Art for the ages: Jordanna Boxer-Wachler promotes creativity, connection with senior citizens through service


Photo credit: Tavi Memoli

Junior Jordanna Boxer Wachler leads Art for the Ages, an organization that introduces senior citizens to art therapy and creates connection. Her passion for photography and service inspired her service project. “It’s honestly incredible what we’ve done with a lot of the seniors,” Boxer Wachler said. “You can just see their cognitive function has improved drastically, you know. Though we can’t measure that, there are several studies about art therapy and the impacts of that.”

By Taviana Memoli, Staff Reporter

What began as a ninth grade service learning project turned into a passion for connecting with the senior community through art. In September of 2021, Jordanna Boxer Wachler (’24) applied her service project to her greater community and founded her organization, Art for the Ages: an institution leading art projects and presentations at senior citizen homes across Los Angeles. Boxer Wachler also takes portraits of seniors, getting to know their stories and who they are.

Boxer Wachler’s most recent project was at Bentley Suites in Santa Monica, where she helped seniors make heart decorations out of yarn to adorn their rooms. She said this project promoted free expression and creativity while fostering connections with senior citizens. 

Boxer Wachler is a part of multiple extracurriculars at Archer and in her local community, including InvenTeam, Service Squad, Girls Who Code club and PAWS. She also works two days a week at a Pilates studio in Santa Monica. Inspired by her family’s love for service, she grew up volunteering in her community through food drives and passing out socks to the homeless. She said this is what sparked her passion for service and led her to think about ways she could implement her own interests into her service work.

“I knew that if I really wanted to make an impact, I needed to love what I was doing and have that personal connection with myself,” Boxer Wachler said. “I’ve always been very big into art, and so combining the two – art and community service — brought me to Art for the Ages, and I’m so happy.”

In her freshman year history class, Boxer Wachler was assigned a project in which students researched service opportunities and designed their own ideas for how they could make a difference within their community. The project was created to encourage student involvement in service and activism. This nurtured her curiosity and gave her a jump-start creating her own impact in the service world.

History teacher Margaret Shirk guides freshman on their service journey, and she has assisted Boxer Wachler throughout her process of creating Art for the Ages. 

“When we dreamed of this curricular change and really trying to inspire students to draft unique proposals, hers represented what we dreamed of, which was bringing student interest, passion and combining that with an issue that you want to make a difference on,” Shirk said, “so the uniqueness of it — thinking outside the box — I think it’s phenomenal.”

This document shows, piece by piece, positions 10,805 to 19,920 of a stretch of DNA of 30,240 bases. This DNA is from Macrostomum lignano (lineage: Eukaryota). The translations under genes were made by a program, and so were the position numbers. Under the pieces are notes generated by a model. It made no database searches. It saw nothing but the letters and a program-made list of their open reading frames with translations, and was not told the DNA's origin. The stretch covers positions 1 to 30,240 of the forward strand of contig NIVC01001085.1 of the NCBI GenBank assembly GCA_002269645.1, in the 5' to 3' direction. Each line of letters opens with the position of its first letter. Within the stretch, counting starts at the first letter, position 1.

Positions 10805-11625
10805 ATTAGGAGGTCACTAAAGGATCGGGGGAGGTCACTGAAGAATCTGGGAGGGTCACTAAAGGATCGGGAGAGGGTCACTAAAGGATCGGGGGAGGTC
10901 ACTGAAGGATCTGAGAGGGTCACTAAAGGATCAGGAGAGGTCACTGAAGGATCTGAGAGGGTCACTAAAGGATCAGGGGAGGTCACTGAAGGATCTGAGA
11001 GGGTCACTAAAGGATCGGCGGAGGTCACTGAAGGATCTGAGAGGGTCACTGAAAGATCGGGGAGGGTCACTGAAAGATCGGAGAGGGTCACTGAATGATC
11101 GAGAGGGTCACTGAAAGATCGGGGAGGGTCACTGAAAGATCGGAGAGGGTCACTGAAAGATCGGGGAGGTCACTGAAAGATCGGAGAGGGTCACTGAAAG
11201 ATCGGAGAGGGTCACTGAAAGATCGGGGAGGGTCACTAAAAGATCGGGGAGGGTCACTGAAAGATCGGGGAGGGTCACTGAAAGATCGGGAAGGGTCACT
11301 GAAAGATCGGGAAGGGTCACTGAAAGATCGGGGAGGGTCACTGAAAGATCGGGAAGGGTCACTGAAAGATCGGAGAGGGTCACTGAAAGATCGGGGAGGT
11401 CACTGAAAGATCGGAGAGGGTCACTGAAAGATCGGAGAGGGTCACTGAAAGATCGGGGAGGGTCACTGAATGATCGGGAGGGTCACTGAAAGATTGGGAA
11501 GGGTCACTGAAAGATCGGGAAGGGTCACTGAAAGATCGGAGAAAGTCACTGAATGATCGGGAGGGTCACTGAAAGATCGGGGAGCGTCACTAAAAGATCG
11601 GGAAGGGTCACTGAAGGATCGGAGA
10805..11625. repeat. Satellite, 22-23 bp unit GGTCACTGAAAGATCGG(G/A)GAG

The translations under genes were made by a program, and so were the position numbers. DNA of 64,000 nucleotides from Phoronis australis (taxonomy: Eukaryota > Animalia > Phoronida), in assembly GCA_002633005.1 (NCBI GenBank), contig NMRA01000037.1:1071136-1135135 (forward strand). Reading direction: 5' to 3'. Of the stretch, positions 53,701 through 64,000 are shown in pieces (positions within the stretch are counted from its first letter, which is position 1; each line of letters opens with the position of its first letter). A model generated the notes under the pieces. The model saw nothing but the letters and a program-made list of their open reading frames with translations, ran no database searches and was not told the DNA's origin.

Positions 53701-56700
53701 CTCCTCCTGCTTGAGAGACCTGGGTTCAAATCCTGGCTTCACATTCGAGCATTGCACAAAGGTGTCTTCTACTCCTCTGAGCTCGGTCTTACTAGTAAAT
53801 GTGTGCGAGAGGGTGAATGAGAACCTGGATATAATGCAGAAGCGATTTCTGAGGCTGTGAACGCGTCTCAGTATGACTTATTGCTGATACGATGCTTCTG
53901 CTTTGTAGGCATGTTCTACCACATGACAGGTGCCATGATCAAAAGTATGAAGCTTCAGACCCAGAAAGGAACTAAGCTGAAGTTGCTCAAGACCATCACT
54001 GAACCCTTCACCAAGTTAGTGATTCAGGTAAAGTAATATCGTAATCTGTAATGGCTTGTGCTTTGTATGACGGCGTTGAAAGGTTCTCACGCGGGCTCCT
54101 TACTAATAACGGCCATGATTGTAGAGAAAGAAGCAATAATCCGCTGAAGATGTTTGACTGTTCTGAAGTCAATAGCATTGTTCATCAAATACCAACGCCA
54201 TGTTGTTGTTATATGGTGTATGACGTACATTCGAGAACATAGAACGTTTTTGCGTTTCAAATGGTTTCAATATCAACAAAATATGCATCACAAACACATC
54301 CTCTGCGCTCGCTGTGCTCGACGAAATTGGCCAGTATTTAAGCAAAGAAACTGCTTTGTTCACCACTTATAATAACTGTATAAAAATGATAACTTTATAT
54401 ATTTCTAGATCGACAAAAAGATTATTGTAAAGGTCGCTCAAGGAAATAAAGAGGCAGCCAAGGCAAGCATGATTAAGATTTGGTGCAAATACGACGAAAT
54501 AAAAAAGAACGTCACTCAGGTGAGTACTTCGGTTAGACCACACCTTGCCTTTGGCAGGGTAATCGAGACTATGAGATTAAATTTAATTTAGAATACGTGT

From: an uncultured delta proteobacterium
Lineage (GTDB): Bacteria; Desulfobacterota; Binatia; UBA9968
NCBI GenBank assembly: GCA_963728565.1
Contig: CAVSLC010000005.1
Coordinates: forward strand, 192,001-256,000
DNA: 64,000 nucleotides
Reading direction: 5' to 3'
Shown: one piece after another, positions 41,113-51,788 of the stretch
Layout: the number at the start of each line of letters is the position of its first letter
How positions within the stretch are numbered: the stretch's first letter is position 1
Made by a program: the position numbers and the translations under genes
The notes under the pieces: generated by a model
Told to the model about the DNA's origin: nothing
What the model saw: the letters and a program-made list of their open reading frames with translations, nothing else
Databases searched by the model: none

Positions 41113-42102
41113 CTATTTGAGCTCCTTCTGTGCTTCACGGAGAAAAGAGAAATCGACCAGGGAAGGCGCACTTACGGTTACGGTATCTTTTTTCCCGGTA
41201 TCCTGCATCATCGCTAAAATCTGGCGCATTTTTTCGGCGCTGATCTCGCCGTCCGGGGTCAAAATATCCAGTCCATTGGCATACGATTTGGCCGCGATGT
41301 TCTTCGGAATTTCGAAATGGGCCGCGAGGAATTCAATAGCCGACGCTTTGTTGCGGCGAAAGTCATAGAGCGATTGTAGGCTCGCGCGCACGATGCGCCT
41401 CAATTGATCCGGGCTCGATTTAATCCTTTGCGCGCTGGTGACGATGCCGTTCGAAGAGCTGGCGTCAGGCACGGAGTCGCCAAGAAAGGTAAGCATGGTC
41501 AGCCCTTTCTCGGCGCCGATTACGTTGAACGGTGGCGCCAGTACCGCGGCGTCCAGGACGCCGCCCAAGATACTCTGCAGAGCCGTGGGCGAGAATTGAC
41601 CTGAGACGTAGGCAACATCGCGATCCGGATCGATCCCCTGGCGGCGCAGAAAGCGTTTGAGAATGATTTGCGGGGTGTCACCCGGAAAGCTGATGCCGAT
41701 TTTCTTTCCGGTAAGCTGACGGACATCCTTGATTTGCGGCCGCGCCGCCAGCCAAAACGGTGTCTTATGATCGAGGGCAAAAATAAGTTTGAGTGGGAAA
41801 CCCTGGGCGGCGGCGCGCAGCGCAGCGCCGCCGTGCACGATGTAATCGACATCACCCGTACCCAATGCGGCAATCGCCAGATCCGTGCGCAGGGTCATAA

History teacher Beth Gold has also watched Boxer Wachler’s service project develop since she was a student in her ninth grade class. During COVID-19, she was determined to stay engaged with service even through a screen and began planning Art for the Ages with Gold by her side.

“I thought it was a brilliant idea to tap into her creative powers and to leverage those to bring happiness and joy to these…seniors who may feel cut off from family members, as well as to family members who want to see the dignity that still exists with their loved ones,” Gold said. 

A lot of people think service is limited to a soup kitchen. However, it is about how can you bring together your passions and skills and use it to give back. Her project really highlights that beautiful blend of talent, passion and interest.

— History teacher Margaret Shirk

In agreement with Gold, Shirk said that she believes Art for the Ages has reflected the true meaning of what it is to be a service worker and activist.

According to a study conducted by the National Institute on Aging, “arts shows promise for improving older adults’ quality of life and well-being, from better cognitive function, memory, and self-esteem to reduced stress and increased social interaction.”

Boxer Wachler said the art workshops hosted by Art for The Ages at senior homes aims to have this impact on the residents, bringing light to the lives of senior citizens, many of whom may not get to use their creativity and interact with other individuals often.

As Boxer Wachler continues to grow her organization, she looks to the community for support. She created a website for Art for the Ages so students can learn more about the organization and works closely with the Service Squad to encourage other students to get involved.

Gold said that her drive and aspiration to get more students involved in service is admirable, and she looks forward to watching Art for the Ages continue to grow.

“One of her initiatives that she wants to bring to Service Squad is figuring out how to find regular opportunities that are happening around to volunteer and to give that information to students,” Gold said. “She’s really excited about bringing opportunities up to the student body. That’s her major impact on the service squad this year.”